Harvard grad leaves Microsoft to teach at Issaquah High School
September 11, 2012
By Lillian O'Rorke
A glob of peanut butter piles up on Brett Wortzman’s finger as students in his intro to computer science class shout commands at the man who left his job at Microsoft to become a teacher.
“I’m making half the money I used to make … it’s often dark when I leave in the morning and dark when I come home, but it is all worth it,” Wortzman said. “I am so much more happy now.”
It’s the first week of class at Issaquah High School and Wortzman is pretending to be a computer. He has instructed his students to walk him through making a peanut butter and jelly sandwich. He grins at the Jif on his hand. It is a casualty of the lesson as the students figure out through trial and error that their commands need to be precise.
“If you tell a computer to make a peanut butter and jelly sandwich it doesn’t know what you are talking about,” he tells the class, “there are a finite amount of instructions you can give a computer and everything else has to be built up from those instructions. What you just did is come up with an algorithm.”
Wortzman moves around the room, garnishing his words with hand gestures as he speaks from his head, not notes. He explains to the students that computer science isn’t programming but is a way of thinking. He talks to them about the Greek mathematician Euclid and tells them about how he spent more time at Microsoft trying to correct mistakes than writing new code and how the cancellation of “Jersey Shore” was a victory for smart people everywhere.
“Mr. Wortzman is a great guy … he knows his stuff,” said Austin Hutchinson, a junior in the computer science class who is considering a career in the field. “Knowing that he actually worked at Microsoft in the profession is awesome.”
It was 10 years ago that Wortzman first got a taste of what it was like to be on the other side of the classroom. He had just finished his freshman year at Harvard and signed up to be a teacher’s assistant for the summer in one of the university’s intro to computer science courses — which had a similar structure, he said, to the two Advanced Placement computer science classes that are now part of his daily lineup at Issaquah. Wortzman like helping in the classroom so much that he spent five semesters at the post.
He graduated in 2006 and found himself a few months later on the other side of the country working for Microsoft. But after a few years, he knew he wasn’t in the right place.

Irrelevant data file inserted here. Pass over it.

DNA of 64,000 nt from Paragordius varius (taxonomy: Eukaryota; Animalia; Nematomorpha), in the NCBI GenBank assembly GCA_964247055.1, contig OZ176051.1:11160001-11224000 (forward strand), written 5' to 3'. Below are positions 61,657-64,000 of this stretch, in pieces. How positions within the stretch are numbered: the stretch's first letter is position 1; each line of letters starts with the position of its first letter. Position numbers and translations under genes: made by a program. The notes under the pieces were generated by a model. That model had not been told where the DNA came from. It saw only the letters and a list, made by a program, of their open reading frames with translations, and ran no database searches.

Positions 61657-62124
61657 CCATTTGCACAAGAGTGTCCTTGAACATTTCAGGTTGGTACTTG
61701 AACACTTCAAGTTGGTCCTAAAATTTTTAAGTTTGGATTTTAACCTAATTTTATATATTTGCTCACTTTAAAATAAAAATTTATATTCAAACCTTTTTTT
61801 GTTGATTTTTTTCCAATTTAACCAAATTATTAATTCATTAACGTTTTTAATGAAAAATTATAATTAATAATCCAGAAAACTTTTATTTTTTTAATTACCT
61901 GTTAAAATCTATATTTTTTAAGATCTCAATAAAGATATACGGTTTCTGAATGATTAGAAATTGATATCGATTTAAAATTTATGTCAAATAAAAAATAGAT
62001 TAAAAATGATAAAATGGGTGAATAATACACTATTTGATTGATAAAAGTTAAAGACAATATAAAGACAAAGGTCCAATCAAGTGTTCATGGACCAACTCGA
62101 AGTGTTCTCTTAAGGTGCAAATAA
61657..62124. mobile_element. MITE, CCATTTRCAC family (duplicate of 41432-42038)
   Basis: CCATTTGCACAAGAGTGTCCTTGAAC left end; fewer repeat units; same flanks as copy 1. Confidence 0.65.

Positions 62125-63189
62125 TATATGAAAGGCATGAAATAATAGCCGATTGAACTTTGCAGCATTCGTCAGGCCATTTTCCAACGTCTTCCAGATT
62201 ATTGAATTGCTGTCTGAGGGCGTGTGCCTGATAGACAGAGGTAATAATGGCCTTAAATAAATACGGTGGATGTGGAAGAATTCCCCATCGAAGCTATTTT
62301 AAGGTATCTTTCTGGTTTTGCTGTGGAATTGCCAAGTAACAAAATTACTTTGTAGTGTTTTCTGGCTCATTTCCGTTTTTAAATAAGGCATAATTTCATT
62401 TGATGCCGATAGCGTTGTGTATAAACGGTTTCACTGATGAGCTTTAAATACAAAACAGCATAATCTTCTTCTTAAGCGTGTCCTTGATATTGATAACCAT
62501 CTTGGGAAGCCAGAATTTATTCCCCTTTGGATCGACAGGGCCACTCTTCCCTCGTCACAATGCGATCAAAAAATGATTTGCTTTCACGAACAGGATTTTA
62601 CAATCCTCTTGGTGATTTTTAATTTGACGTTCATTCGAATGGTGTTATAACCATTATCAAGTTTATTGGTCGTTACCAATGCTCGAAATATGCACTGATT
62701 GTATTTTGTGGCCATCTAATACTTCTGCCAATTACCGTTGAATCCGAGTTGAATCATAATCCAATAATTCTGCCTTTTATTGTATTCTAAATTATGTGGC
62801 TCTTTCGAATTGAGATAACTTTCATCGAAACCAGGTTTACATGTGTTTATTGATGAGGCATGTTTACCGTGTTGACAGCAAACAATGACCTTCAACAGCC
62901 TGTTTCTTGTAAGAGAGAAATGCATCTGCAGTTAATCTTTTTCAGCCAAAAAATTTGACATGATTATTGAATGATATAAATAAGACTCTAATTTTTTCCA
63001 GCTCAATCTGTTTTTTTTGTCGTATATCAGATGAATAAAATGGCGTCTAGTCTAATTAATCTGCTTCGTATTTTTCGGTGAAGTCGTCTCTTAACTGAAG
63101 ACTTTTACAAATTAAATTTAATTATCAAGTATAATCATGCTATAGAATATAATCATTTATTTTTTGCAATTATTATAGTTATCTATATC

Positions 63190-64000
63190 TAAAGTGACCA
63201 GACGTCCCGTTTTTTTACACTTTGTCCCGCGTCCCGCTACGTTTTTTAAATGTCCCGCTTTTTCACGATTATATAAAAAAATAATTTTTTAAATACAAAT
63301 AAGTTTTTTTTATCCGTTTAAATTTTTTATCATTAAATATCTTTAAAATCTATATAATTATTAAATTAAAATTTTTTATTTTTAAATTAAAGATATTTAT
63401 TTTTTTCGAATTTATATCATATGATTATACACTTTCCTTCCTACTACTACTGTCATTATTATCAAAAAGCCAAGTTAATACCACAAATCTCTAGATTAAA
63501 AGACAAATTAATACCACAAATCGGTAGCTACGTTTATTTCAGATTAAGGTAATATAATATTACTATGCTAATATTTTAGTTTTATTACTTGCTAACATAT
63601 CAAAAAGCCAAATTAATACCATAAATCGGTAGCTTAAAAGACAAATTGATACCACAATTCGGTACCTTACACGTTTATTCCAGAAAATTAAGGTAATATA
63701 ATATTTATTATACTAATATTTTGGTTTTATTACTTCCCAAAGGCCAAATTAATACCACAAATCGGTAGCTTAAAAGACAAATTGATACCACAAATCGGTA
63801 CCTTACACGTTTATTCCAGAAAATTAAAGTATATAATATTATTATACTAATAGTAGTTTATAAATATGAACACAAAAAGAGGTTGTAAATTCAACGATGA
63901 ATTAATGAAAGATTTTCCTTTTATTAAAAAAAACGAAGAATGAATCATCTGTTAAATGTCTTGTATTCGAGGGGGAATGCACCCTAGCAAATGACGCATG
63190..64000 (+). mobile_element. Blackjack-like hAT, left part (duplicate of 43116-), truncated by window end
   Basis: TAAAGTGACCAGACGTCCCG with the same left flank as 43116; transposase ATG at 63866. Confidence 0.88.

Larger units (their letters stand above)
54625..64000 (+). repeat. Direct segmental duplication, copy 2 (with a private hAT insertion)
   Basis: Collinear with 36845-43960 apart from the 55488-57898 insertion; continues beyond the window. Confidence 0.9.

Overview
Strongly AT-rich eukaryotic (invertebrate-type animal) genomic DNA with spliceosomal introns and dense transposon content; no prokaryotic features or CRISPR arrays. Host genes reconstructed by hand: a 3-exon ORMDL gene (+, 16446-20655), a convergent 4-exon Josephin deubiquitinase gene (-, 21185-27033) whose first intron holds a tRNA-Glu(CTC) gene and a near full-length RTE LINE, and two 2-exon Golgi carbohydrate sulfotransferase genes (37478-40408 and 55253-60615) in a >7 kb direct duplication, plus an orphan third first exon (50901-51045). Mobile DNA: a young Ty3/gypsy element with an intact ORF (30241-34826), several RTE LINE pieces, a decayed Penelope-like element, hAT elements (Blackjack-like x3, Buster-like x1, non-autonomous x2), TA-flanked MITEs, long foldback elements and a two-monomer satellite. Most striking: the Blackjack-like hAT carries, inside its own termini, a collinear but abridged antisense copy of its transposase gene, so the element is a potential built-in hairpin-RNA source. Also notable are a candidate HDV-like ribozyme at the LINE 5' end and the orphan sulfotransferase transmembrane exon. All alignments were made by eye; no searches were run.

“I’ve always been kind of a social person. I was always out and about looking for people to have conversations with,” said Wortzman, who describes the typical programmer as more introverted. “I was getting bored at Microsoft and I knew I wanted to do something else.”
That’s when he said he got lucky and was in the right place, at the right time.
Issaquah High School
The TEALS program — which stands for Technology, Education & Literacy in Schools and gives Microsoft computer scientists a crash course in teaching and places them in classrooms — was just getting off the ground. Wortzman got involved as fast as he could.
Unlike his cohorts, though, he resigned from his job and went back to school in both respects. At the same time he started at Issaquah as a TEALS instructor in fall 2010, he also began work on his master’s in education at the University of Washington.
A year went by and once again Wortzman found himself in the right place at the right time.
It was a week before the 2011-2012 school year was set to begin and Issaquah High had an emergency vacancy for a math teacher.
“I got along well here at Issaquah and they knew I was trying to become a teacher,” he said, adding that he was also terrified but took the leap anyway. “I really had trial by fire, which in a lot of ways was good.”
With a conditional certification, Wortzman was teaching math throughout the day, while still slipping in one TEALS computer science class and loving it.
By early June he had finished his master’s and immediately hit the books again, this time at Pacific Lutheran University to get certified. With TEALS behind him now, this year Wortzman is teaching Web design, AP computer science and intro to computer science. And all the while, he plans to devote much of his free time to finishing his certification.
“It’s been kind of a crazy three years,” he said. “I’ve bumped up from volunteering to being a classroom teacher with volunteers from the TEALS program coming in.”
The program, which started out with one local TEALS instructor and 12 students in 2009, has now spread across the country and has an estimated enrollment for the 2012-2013 school year of more than 2,000 students.
“If not for TEALS, I wouldn’t be a teacher yet,” Wortzman said. “I’m very lucky. I really enjoy teaching and I hope I live up to the opportunity I’ve been given.”